Hoping for a quieter assignment than the last one, Irene is now working in an alternative London. All seem to be well until her assistant, Kai, is kidnapped. She quickly discovers his abductors are a faction of the fae. Given Kai’s dragon heritage, this could be considered an act of war by his Royal family and the impact for entire worlds could be devastating.

Irene feels completely responsible for him bein
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Paige  Bookdragon
*started having difficulty in breathing*
Robin (Bridge Four)
“I plan for the worst,’ Silver said. ‘That way, at least I’m dressed for the occasion.”

It is nice when there is a change up to the normal damsel in distress scenario and the person who needs to be rescued is the Dragon instead. Kia has been abducted by the Fae and taken deep into a chaos world to be sold off to the highest bidder. Irene will need to ride a magical train and create a narrative of epic scale if she is going to save him.

For a series about Libraries and Librarians they sure don’
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Megan Leigh
This review was originally published on Pop Verse.

Cogman’s The Invisible Library was a refreshingly fun fantasy caper with an interesting magical premise and silly action. It had its share of weaknesses, most of which I chalked up to the inexperience of a debut novelist. Unfortunately, The Masked City is neither as fun or interesting as its predecessor while the prose issues have either grown worse in the second attempt or I simply put up with them less now that Cogman ought to know better.

Where
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Amina
Mar 22, 2018 rated it liked it  ·  review of another edition
Kai is kidnapped and emprisoned in a high chaos world, he's gonna be sold at an auction. Irene has no idea where he is and has to save him with the help of Vale of course.

The begining was very slow, but I kept reading, true, after a while, things started to move and got very interesting.
description

Two reasons The Masked City didn't do it for me:

First: "Irene", she's not the same librarian I knew in book one. Maybe the conditions weren't the same, Kai's life being at stake, but this doesn't mean going into
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Kate
I received a copy of this book from Netgalley in exchange for an honest review.

We left Irene at the end of the last book just as she took on a permanent position of a "Detective" (Undercover Librarian) in one of the alternative Londons and she and Kai began working alongside their old friend Peregrine Vale. Things are going as well as they can be expected when you have a thirst for solving crimes, have taken the names of two very cunning heroines of classic literature (Irene Adler and Lady Winte
...more
Jacob Overmark
Irenes new adventures in cloak and dagger, and well ... mask.
Even a book two generally has the reputation of missing target, it did not disapoint.
Dragon hunting in a chaos infested Venice was an interesting experience.

What starts out as a relatively simple task of acquiring a book, suddenly turns much more serious when an aristocratic Fae couple enter the scene.
The course of events take dramatic turns and suddenly Irene is all alone in a very strange version of Venice.
With the muscle of "The
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Empress Reece (Hooked on Books)
4.5 stars...

This second book was a huge improvement over the first. I finally felt like I understood the Library's role in the balancing of order & chaos and I got a clearer picture of the roles the Fae and Dragons play.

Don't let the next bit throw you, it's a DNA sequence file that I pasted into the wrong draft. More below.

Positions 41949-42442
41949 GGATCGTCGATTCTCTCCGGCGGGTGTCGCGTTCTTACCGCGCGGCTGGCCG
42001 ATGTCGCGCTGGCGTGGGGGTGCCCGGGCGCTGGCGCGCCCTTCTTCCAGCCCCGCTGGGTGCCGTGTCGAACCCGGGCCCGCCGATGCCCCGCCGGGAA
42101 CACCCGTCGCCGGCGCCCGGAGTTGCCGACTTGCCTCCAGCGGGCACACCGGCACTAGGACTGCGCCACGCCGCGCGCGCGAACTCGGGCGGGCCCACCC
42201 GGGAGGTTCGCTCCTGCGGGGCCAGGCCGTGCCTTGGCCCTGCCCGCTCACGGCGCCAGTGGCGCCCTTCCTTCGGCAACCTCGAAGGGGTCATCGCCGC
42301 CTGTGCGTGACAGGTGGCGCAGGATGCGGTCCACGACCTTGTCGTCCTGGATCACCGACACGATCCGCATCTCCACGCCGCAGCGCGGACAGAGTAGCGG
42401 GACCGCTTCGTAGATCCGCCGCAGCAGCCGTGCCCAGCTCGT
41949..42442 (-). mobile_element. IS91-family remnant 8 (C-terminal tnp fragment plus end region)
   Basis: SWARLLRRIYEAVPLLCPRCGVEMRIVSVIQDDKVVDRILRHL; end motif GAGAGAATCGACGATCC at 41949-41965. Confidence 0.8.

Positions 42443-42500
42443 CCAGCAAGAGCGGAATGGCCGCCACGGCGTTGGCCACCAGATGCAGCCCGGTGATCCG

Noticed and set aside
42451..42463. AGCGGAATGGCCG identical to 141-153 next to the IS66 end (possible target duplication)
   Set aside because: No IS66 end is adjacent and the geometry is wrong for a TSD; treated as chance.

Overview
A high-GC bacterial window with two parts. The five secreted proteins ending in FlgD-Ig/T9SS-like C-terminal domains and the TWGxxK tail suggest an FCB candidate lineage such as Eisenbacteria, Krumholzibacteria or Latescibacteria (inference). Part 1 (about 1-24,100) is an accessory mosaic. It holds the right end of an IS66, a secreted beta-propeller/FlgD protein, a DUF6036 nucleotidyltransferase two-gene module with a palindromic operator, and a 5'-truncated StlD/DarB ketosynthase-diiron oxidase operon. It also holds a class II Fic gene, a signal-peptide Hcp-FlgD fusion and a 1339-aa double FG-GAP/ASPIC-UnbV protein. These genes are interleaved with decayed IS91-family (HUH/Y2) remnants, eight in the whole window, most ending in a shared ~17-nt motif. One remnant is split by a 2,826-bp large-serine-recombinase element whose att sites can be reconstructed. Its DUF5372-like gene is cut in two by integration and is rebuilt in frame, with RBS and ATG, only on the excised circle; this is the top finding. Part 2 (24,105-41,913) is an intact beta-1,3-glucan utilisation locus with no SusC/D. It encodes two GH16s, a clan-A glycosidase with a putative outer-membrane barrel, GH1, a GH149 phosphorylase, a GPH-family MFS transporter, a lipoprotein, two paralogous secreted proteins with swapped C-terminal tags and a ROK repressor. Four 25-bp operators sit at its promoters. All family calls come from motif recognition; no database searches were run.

And it's always fun to read about books!

Stephen Richter
Jun 05, 2017 rated it really liked it  ·  review of another edition
Shelves: ebook
Who does not love a book of "Action Hero" Librarians ? This second installment continues the world building and I got a better sense of how everything works. All in all, a solid second book
Trike
Apr 30, 2017 rated it really liked it  ·  review of another edition
Shelves: read-in-2017, fantasy
I liked the first book enough to immediately start the sequel. This is better written overall, with a lot less recursive dialogue (although she does spin some wheels toward the end) and plenty of fun action sequences plus lots of intrigue, plots and characters trying to outwit each other.

For the first book I thought the overarching idea and worldbuilding were 10/10 while the execution was a 7/10. Cogman has significantly improved that latter score here, enlarging the universe and giving us some
...more
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2,137 followers
Genevieve Cogman got started on Tolkien and Sherlock Holmes at an early age, and has never looked back. But on a perhaps more prosaic note, she has an MSC in Statistics with Medical Applications and has wielded this in an assortment of jobs: clinical coder, data analyst and classifications specialist. Although The Invisible Library is her debut novel, she has also previously worked as a freelance ...more

Other books in the series

The Invisible Library (5 books)
  • The Invisible Library (The Invisible Library, #1)
  • The Burning Page (The Invisible Library, #3)
  • The Lost Plot (The Invisible Library, #4)
  • The Mortal Word (The Invisible Library, #5)
“This is a place built to store books, by people who wanted to preserve books, and used by people who want to read those books. I am not alone.” 15 likes
“The perfect Librarian is calm, cool, collected, intelligent, multilingual, a crack shot, a martial artist, an Olympic-level runner (at both the sprint and marathon), a good swimmer, an expert thief, and a genius con artist. They can steal a dozen books from a top-security strongbox in the morning, discuss literature all afternoon, have dinner with the cream of society in the evening, and then stay up until midnight dancing, before stealing some more interesting tomes at three a.m. That's what a perfect Librarian would do. In practice, most Librarians would rather spend their time reading a good book.” 14 likes